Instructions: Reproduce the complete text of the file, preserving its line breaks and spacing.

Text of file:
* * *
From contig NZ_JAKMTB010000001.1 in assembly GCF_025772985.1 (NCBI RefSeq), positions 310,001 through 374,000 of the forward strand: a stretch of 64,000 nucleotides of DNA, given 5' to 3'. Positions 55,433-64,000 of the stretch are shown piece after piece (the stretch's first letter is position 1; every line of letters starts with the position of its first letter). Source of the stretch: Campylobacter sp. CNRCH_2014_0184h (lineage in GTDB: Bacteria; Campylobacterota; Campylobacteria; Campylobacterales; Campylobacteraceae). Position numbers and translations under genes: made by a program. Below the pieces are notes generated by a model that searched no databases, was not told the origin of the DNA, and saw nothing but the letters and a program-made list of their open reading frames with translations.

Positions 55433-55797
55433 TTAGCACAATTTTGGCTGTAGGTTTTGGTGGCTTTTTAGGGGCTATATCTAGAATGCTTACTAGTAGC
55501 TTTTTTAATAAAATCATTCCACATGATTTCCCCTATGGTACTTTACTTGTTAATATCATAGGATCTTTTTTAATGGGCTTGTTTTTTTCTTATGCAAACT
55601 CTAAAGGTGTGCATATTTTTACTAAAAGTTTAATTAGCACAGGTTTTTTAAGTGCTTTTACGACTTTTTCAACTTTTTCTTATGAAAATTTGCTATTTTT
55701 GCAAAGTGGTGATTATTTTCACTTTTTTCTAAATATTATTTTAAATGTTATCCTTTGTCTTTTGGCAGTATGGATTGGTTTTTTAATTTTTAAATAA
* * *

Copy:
From contig NZ_JAKMTB010000001.1 in assembly GCF_025772985.1 (NCBI RefSeq), positions 310,001 through 374,000 of the forward strand: a stretch of 64,000 nucleotides of DNA, given 5' to 3'. Positions 55,433-64,000 of the stretch are shown piece after piece (the stretch's first letter is position 1; every line of letters starts with the position of its first letter). Source of the stretch: Campylobacter sp. CNRCH_2014_0184h (lineage in GTDB: Bacteria; Campylobacterota; Campylobacteria; Campylobacterales; Campylobacteraceae). Position numbers and translations under genes: made by a program. Below the pieces are notes generated by a model that searched no databases, was not told the origin of the DNA, and saw nothing but the letters and a program-made list of their open reading frames with translations.

Positions 55433-55797
55433 TTAGCACAATTTTGGCTGTAGGTTTTGGTGGCTTTTTAGGGGCTATATCTAGAATGCTTACTAGTAGC
55501 TTTTTTAATAAAATCATTCCACATGATTTCCCCTATGGTACTTTACTTGTTAATATCATAGGATCTTTTTTAATGGGCTTGTTTTTTTCTTATGCAAACT
55601 CTAAAGGTGTGCATATTTTTACTAAAAGTTTAATTAGCACAGGTTTTTTAAGTGCTTTTACGACTTTTTCAACTTTTTCTTATGAAAATTTGCTATTTTT
55701 GCAAAGTGGTGATTATTTTCACTTTTTTCTAAATATTATTTTAAATGTTATCCTTTGTCTTTTGGCAGTATGGATTGGTTTTTTAATTTTTAAATAA